Life Science, Healthcare Academics Unite Against Academic Boycotts

For Comment: Rob Leikind; (617) 794-3279; leikindr@ajc.org

April 13, 2017 – Boston – More than 100 prominent life science and healthcare academics in Greater Boston have signed a statement opposing academic boycotts, including those directed against Israeli universities and academics by the BDS (Boycott, Sanctions and Divestment) movement. The full statement is available at www.ajcnewengland.org/stopacademicboycotts.

Signers of the document include a Nobel Prize recipient, 17 members of the National Academy of Sciences, medical school deans, hospital CEOs, former university Presidents, recipients of the Albert Lasker Award for Basic Medical Research, recipients of the Breakthrough Prize in the Life Sciences, Howard Hughes Medical Investigators and many of the world’s leading researchers and life science and healthcare leaders.

Academics involved in the life sciences and healthcare cooperate with colleagues around the world to develop life-saving treatments. For example, institutions throughout Massachusetts and all of the United States work closely with Israeli scientists to find cures for a wide range of diseases. According to Dr. Matthew Meyerson, one of the organizers of this initiative, Professor of Pathology at Harvard Medical School and Director of the Center for Genome Discovery at the Dana Farber Cancer Institute,

“Those of us who operate within academic environments understand that free and open discussion is the fuel that drives learning, research and discovery. Academic boycotts would undermine this discourse and place the work of many academics – especially those of us who work in the life sciences and healthcare - at risk.”

A second organizer of the initiative, Dr. Jeffrey Kuvin, Professor of Medicine at the Geisel School of Medicine at Dartmouth College and Chief of Cardiovascular Medicine at Dartmouth-Hitchcock Medical Center, noted that:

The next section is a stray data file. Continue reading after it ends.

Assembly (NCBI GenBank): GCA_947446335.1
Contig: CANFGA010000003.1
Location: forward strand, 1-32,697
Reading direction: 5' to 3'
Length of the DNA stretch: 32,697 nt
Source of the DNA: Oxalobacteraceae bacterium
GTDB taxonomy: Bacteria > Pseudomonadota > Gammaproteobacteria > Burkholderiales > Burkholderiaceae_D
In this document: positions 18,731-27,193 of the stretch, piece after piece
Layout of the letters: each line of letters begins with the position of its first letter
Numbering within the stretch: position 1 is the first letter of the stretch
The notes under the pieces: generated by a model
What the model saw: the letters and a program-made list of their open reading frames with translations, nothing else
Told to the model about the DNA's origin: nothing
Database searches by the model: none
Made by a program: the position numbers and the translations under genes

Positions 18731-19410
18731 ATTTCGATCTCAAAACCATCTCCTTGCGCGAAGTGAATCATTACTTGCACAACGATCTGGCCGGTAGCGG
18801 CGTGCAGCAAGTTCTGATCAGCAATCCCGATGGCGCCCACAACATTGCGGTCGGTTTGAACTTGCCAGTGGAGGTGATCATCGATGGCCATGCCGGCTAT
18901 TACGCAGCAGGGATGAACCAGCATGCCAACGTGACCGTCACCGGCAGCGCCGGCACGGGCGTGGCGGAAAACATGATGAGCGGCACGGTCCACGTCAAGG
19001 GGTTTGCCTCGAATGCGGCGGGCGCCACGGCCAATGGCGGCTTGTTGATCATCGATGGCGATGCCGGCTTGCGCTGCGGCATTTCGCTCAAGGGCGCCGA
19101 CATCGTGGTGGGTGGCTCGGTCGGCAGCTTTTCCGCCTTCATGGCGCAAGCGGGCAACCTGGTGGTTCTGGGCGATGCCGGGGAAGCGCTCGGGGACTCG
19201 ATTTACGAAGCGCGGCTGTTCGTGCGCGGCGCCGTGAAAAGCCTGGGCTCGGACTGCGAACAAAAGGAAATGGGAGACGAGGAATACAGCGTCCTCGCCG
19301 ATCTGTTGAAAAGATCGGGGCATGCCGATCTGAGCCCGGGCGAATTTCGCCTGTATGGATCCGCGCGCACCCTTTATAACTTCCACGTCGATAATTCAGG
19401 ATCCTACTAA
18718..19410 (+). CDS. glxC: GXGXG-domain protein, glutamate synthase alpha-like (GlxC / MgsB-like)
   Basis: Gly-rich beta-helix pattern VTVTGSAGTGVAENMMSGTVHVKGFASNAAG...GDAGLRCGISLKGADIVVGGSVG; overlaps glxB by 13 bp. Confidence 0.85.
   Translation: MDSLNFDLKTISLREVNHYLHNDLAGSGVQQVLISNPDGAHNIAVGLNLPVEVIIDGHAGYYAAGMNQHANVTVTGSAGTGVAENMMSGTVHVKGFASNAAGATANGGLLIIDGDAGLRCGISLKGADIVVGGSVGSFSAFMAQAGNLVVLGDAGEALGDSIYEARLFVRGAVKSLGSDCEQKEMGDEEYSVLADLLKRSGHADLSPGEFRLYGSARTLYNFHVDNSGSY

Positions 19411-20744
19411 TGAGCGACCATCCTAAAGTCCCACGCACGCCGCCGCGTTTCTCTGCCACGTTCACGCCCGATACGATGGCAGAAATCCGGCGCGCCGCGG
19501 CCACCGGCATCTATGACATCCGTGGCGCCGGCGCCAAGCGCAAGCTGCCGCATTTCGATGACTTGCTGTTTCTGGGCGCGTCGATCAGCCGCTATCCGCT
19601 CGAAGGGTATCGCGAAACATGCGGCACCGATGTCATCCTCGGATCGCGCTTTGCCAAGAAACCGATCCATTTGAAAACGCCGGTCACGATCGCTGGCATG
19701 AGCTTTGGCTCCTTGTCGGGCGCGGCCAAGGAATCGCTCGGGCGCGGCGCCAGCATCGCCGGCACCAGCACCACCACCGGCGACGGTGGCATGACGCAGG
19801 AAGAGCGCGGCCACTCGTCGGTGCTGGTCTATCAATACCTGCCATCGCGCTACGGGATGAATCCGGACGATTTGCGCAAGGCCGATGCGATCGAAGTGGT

“Diseases do not recognize international borders or politics. Healthcare and life science academics work with colleagues from across the globe to expand scientific knowledge and save lives. Inhibiting the respectful exchange of ideas undermines our capacity for important discoveries. We have a responsibility to ensure that this does not happen.”

According to Jonathan Dorfman and Rob Leikind, respectively President and Director of AJC New England,

“The academic boycott movement is being led by activists dedicated to BDS. They hope that by undermining the free exchange of information and ideas they can advance their narrow political interests – the demonization and isolation of Israel. These highly suspect initiatives could do lasting harm to our universities, while fueling polarization and extremism. The signers of this letter are courageously defending the democratic principles that guide our universities.”

Numerous university Presidents have publicly rejected academic boycotts. They have been joined by academic associations, such as the American Association of University Professors (AAUP). But this is the first time leading scholars from a single area of academic life have come together to voice their concerns.

Founded in 1906, AJC is the global Jewish advocacy organization dedicated to combatting global anti-Semitism and bigotry, advancing Israel’s pursuit of peace and security, enhancing intergroup and interreligious understanding, and promoting democratic values.
 

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